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The Michelin Guide is the longest running, and most established, restaurant ratings service in the world. It started in France in 1900, and now publishes 24 guides around the world. New York has their own guide, as does Tokyo, London, San Francisco, Germany and Spain. France takes their little red book the most seriously, and rightly so. It’s the O.G. and most influential in a country that counts dining out as a national pastime. Los Angeles and Las Vegas, on the contrary, suspended its Michelin Guide after wide criticism and an overall tepid response from consumers. (In the States, that other little red book still runs the show.)

Earlier today, the 2013 ratings were announced in Paris with great fanfare — even though the updated ratings read virtually the same as they did yesterday. A single restaurant, St. Tropez’s La Vague d’Or at Residence de la Pinede, received an upgraded ranking from two to three stars — taking that number to 27. This elevates the 35-year-old chef Arnaud Donckele to the highest strata of chefdom in France, a huge accomplishment for a man of his age.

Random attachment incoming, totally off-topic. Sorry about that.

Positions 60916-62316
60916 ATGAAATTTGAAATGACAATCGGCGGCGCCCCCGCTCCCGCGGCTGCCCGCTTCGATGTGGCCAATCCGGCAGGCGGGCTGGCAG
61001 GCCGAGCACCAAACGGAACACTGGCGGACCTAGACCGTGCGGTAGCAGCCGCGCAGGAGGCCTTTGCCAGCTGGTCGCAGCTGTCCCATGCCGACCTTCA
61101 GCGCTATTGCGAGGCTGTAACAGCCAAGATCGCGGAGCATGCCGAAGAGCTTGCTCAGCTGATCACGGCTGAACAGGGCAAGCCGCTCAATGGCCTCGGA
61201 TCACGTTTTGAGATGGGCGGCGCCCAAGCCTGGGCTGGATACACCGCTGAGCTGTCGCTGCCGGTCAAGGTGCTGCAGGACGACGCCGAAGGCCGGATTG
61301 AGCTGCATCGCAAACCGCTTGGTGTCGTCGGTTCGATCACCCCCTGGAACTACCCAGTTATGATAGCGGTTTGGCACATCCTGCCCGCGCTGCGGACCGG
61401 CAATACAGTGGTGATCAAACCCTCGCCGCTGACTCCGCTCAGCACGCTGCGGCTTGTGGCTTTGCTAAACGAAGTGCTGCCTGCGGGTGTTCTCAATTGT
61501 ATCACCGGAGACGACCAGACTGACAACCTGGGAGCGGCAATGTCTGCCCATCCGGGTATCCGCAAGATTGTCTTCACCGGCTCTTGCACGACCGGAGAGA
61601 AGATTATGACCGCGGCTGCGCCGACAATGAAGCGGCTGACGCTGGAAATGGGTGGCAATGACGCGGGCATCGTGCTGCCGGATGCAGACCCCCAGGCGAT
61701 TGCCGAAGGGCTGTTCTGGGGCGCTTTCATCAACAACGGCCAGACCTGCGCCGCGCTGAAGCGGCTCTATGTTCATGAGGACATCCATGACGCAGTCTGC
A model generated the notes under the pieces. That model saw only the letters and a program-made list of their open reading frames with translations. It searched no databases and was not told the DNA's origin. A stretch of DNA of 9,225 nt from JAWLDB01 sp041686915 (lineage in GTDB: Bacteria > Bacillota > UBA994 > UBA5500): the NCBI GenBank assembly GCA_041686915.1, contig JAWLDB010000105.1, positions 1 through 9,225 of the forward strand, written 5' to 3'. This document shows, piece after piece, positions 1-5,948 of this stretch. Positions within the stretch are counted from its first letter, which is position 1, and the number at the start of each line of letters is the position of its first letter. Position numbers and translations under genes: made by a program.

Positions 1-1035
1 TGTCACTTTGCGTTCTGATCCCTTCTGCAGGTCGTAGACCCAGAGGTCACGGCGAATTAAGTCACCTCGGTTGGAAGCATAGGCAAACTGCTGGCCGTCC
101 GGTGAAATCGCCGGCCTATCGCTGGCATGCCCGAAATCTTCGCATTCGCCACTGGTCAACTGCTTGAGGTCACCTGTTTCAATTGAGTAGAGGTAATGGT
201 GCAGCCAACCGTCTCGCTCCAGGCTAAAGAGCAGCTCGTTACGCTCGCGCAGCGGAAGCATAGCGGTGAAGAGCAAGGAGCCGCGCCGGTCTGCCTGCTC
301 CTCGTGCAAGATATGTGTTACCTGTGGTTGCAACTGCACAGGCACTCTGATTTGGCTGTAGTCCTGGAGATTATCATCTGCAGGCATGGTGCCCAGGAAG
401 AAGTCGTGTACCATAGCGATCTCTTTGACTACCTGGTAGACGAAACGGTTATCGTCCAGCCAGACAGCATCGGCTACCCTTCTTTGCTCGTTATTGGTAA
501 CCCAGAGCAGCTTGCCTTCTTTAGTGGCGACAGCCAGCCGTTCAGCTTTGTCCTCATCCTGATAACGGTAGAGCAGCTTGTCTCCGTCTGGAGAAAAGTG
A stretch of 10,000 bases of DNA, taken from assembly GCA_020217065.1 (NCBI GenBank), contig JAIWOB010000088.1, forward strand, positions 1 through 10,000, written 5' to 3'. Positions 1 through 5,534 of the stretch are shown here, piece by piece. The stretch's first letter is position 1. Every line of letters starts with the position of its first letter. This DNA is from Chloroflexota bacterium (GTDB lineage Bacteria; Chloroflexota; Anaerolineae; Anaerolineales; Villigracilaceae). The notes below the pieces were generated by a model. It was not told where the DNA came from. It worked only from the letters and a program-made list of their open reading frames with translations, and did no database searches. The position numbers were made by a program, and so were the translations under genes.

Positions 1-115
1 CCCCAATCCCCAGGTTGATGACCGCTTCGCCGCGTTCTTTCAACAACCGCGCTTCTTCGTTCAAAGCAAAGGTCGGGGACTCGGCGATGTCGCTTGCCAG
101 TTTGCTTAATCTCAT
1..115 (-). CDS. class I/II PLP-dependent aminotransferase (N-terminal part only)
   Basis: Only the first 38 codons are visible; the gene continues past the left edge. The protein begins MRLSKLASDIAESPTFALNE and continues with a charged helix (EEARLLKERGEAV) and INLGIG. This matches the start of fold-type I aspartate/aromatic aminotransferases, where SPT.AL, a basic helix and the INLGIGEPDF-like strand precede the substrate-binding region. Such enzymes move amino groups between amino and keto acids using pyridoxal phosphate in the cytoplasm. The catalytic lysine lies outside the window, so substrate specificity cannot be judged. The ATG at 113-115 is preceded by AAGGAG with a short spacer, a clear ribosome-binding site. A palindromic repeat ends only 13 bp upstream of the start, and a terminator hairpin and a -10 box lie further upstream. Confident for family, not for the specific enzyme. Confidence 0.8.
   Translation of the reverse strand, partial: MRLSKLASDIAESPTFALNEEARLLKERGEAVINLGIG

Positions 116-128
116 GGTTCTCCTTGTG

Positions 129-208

Five restaurants were elevated from one to two stars: Yoann Conte, La Table du Kilimandjaro,William Frachot, La Marine and Auberge du Pont d’Acigné. The number receiving their first Michelin star grew to 39.

Eater has the entire press release and a scrollable list of the noted restaurants.


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